A new restaurant in New York City is catching a lot of heat for marketing itself as "clean Chinese food." San Francisco Chronicle restaurant critic Soleil Ho talks about why with NPR's Ailsa Chang.

  • April 11th 2019 at 22:24

As Weeds Outsmart The Latest Weedkillers, Farmers Are Running Out Of Easy Options

By Dan Charles
These Palmer amaranth — or pigweed — plants, seen growing in a greenhouse at Kansas State University, appear to be resistant to multiple herbicides.

In the long-running war between farmers and weeds, it's advantage, weeds. Scientists in Kansas have found examples of the dreaded pigweed that are immune to the newest weed-killing technologies.

(Image credit: Dan Charles/NPR)

  • April 11th 2019 at 11:12

In Alaska, Shrinking Oil Revenues May Mean Severe Cutbacks To State Ferry System

By Nat Herz
The ferries Malaspina and LeConte are docked near Juneau at sunrise. Both ships are part of Alaska

For decades, Alaska has collected enough revenue from the oil industry to run government and pay each resident a cash dividend. Now, with oil revenue dwindling, there isn't enough money for both.

(Image credit: Nat Herz/Alaska Public Media)

  • April 10th 2019 at 22:25

Why A South Korean Brewery Moved To California To Make Korean Beer

By Shelby Pope
After starting a brewery in Seoul, Booth Brewery co-founders Heeyoon Kim (left) and Sunghoo Yang moved their operations to California to make Korean beer and ship it back.

The craft beer scene in Korea is still new, and while shipping beer back there is expensive, the company gained better access to hops and brewer talent in America, as well as a significant tax break.

(Image credit: Courtesy of The Booth Brewing Co.)

  • April 9th 2019 at 14:00

Vegan Protesters Block Downtown Melbourne In Coordinated Action Across Australia

By Laurel Wamsley
Animal rights protesters link arms to block an intersection in the central business district of Melbourne, Australia, on Monday.

In Queensland, protesters arranged a deal with the owners of a slaughterhouse: The activists would unchain themselves if the owners handed over three sheep and agreed not to file a complaint.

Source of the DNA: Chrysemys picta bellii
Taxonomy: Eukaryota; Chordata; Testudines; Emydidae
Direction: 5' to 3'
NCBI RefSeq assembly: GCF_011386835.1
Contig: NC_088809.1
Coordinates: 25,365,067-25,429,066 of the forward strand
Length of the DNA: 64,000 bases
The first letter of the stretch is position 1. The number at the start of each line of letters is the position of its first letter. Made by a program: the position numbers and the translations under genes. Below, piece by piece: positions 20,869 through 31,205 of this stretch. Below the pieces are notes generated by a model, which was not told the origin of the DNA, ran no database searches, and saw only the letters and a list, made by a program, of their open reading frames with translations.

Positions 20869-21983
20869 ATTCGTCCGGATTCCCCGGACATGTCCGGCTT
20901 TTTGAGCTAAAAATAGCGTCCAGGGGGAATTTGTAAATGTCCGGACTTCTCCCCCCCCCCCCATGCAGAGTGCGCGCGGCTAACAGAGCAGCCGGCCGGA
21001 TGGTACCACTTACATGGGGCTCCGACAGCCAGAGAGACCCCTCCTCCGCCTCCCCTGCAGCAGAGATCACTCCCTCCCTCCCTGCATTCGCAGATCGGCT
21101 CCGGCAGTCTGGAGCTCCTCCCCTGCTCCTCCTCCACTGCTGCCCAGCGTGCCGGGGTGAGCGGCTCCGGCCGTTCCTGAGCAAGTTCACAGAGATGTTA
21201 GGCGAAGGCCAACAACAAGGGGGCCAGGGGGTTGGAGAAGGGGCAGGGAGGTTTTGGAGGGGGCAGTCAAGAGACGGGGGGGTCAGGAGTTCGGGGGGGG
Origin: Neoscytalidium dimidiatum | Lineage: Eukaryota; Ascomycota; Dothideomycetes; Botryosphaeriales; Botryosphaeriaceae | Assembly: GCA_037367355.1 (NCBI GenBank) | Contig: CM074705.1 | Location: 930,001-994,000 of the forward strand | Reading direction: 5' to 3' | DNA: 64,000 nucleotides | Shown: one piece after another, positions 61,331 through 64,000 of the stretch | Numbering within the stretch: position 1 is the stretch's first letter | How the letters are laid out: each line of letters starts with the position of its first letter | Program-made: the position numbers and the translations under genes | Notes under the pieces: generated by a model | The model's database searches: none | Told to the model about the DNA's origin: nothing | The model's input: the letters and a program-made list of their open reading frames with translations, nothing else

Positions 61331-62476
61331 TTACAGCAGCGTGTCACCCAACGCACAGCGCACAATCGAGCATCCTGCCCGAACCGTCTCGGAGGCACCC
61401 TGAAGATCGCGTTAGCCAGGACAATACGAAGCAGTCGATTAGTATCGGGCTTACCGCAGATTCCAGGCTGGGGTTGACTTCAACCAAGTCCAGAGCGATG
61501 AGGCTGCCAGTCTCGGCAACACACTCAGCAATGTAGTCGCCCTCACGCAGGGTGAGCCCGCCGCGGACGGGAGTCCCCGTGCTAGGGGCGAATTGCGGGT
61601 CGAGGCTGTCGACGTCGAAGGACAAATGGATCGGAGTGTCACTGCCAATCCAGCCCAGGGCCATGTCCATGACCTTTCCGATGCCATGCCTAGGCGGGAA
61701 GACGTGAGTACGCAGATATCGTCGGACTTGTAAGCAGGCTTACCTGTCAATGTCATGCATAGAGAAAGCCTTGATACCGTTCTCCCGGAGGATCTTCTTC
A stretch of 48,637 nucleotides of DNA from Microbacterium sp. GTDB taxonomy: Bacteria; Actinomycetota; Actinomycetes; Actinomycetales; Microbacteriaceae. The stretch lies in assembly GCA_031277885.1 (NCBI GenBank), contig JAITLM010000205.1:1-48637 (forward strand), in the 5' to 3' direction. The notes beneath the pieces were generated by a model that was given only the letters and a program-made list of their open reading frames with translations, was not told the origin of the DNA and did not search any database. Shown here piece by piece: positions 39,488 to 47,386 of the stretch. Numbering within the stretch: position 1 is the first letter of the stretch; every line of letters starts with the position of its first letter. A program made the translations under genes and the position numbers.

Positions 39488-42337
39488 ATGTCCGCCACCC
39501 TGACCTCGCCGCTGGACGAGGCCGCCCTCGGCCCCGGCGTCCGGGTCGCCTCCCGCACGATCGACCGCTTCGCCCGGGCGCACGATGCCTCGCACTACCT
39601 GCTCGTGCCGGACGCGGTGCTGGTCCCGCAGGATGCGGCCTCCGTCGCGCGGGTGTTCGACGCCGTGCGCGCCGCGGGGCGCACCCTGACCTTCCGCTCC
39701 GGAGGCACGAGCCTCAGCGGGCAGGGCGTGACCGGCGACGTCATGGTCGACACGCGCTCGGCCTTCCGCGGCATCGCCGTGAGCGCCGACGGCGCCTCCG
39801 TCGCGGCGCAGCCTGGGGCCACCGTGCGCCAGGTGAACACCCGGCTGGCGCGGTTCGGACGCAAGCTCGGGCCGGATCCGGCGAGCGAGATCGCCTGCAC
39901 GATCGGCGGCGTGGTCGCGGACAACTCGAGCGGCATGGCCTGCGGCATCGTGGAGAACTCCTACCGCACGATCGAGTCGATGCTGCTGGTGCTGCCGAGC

(Image credit: Ellen Smith/Reuters)

  • April 8th 2019 at 20:06

The Robots Are Here: At George Mason University, They Deliver Food To Students

By Patrick Madden
At George Mason University in Virginia, a fleet of several dozen autonomous robots deliver food to students on campus.

Several dozen autonomous robots roam the Virginia campus providing options such pizza and coffee. "We were amazed by the volume of orders," Starship Technologies executive Ryan Tuohy says.

(Image credit: Patrick Madden/WAMU)

  • April 7th 2019 at 21:13

Chef's Memoir Tackles What It's Like To Be Young, Gifted And Black In Fine Dining

By Lulu Garcia-Navarro
Onwuachi cooks in the kitchen of his D.C. restaurant, Kith and Kin. His food encompasses a range of African, Caribbean, African-American and other influences.

Kwame Onwuachi's new memoir, Notes From A Young Black Chef, isn't just about his rise from poverty to celebrated restaurateur. It's also a meditation on being a black man in a rarefied world.

(Image credit: Noah Fortson/NPR)

  • April 7th 2019 at 14:05

Artisanal Food Shop Helps Kosovo War-Rape Survivors Earn Income โ€” And Heal

By Valerie Plesch
Left: M., a survivor of sexual violence during the Kosovo war, holds a jar of red pepper spread that she prepared at her home to sell at a new artisanal food shop in Gjakova, in western Kosovo. Working with food is a form of therapy for M. Right: B., also a survivor, prepares fresh clotted cream from her home in a village in western Kosovo.

Victims are still stigmatized; many keep their trauma a secret. A new shop offers survivors an income stream, sometimes for the first time in their lives, by selling their homemade traditional foods.

(Image credit: Valerie Plesch/for NPR)

  • April 7th 2019 at 14:00

The End Is Near For 3.2 Beer

By Frank Morris
The new standard in Kansas, which took effect on Monday, lifts the cap on beer alcohol levels, but only to a degree. The new maximum is 6 percent alcohol by volume.

The end of a Depression-era alcohol has brewers happy to see the stuff go. "It was just a pain in the posterior, you know, for everyone," says one brewer.

(Image credit: Frank Morris/KCUR)

  • April 5th 2019 at 21:21

Heinz Launches 'Kranch'

Heinz has a new combination of ketchup and ranch dressing: Kranch.

  • April 5th 2019 at 11:18